University of Hohenheim, Institute for Agricultural Economics and Social Sciences in the Tropics and Subtropics, Germany
Governmental organizations in developing countries can rarely provide sufficient support for socially marginalized groups in society. Intermediate -yet unsustainable- solutions to meet the needs are apprehended by non-governmental organizations that rely on external donors. A potential mid- to long-term alternative may be the implementation of economically autonomous social institutions that rely on the contributions from affiliated small enterprises and are integrated into its socio-economic context.
The objective of the study was the analysis of the situation of a to be autonomous orphanage in the rural areas of Bolivia and the identification of strategies for a successful integration into the development of the surrounding village. Data about the orphanage and local household systems were obtained from local residents by open interviews and a standardized questionnaire. Econometric methods were applied to compare income generating strategies of local socio-economic units. An index that takes different dimensions of integration into account was used to measure integration of local household systems with local groups and the orphanage. A model was constructed to test scenarios of integration.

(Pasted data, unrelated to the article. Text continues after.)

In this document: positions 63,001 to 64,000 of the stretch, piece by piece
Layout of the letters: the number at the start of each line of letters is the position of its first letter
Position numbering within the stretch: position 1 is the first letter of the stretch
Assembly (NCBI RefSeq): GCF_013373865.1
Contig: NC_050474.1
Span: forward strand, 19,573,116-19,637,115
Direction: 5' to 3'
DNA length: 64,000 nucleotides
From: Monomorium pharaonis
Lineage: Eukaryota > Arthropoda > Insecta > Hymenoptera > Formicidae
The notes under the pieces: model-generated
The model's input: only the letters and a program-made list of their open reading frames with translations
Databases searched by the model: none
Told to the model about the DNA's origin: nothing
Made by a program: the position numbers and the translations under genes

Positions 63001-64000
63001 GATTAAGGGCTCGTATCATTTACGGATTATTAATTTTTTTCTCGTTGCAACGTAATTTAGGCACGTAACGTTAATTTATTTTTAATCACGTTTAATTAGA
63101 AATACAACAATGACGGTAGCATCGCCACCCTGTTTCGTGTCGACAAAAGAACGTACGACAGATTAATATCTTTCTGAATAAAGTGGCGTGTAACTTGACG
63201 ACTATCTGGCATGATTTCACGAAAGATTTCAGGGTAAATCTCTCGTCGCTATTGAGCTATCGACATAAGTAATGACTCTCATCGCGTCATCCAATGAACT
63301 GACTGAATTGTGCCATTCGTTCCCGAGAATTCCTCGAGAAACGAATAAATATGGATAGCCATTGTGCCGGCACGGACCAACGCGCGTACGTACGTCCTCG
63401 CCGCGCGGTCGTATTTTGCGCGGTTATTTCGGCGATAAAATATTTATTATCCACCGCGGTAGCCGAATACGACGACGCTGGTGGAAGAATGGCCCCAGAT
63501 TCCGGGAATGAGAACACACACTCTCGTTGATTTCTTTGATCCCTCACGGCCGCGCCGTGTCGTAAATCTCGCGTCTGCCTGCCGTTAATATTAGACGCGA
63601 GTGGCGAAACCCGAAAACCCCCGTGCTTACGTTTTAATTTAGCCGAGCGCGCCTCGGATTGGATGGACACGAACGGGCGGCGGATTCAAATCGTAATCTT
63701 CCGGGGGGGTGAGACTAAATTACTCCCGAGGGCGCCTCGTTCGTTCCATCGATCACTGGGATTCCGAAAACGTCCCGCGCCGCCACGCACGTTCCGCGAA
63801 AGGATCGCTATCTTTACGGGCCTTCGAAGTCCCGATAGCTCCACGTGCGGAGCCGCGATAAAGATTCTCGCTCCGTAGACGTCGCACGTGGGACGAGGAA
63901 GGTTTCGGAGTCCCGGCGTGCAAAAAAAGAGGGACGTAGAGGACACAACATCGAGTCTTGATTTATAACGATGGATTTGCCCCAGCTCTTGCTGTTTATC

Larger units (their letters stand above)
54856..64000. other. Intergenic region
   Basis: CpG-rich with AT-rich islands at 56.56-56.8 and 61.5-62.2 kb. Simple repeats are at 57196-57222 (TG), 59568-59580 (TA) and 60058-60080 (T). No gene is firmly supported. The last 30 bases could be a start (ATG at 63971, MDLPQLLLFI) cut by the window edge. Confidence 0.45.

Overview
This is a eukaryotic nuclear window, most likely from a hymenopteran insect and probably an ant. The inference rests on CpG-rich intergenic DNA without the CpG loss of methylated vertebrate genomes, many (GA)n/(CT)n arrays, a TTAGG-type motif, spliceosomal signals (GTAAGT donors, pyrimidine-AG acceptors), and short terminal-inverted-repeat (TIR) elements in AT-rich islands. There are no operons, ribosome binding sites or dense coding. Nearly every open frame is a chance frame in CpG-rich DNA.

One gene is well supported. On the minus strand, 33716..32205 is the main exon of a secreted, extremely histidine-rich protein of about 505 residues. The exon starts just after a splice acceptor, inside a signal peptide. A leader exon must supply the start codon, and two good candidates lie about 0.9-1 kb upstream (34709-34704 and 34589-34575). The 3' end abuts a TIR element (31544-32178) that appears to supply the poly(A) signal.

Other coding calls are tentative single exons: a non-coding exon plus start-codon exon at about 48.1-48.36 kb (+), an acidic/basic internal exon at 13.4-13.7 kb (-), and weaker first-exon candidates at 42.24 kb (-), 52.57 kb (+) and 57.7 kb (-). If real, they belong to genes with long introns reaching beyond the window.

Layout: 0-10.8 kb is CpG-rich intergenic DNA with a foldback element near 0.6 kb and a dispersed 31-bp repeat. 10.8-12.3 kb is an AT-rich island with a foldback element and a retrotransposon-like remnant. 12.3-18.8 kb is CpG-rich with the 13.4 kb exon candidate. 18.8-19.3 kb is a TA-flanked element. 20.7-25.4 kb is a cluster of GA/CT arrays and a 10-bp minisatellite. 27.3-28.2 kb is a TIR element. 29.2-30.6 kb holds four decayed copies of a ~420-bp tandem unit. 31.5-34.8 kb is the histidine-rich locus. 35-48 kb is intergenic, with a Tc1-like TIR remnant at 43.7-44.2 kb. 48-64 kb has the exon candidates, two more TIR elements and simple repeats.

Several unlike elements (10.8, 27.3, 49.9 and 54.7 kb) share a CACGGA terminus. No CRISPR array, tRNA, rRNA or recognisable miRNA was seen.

Resource endowment of local household systems determines their type of income generating strategy. The orphanage pursues similar income generating activities (farming) like local household systems thus being in competition with them. Operating in the same local context, the orphanage pursues also distinguished income generating strategies (reliance on transfer-payments) that are not accessible to local socio-economic units. Thus the orphanage activities have been irrelevant or hampered local income generating strategies rather than supported them in a sustainable way. This is reflected in the integration of local household systems with the orphanage which is lower than integration with other local groups. Yet potentials and areas have been identified that might serve as a basis for mutual benefits like 1) community-oriented projects of the orphanage, 2) participation and fostering networking, 3) facilitating farmer groups and/or 4) renting-out orphanage land and stopping farming-activities of the orphanage.
Keywords: Bolivia, non-governmental organizations, rural village systems, social services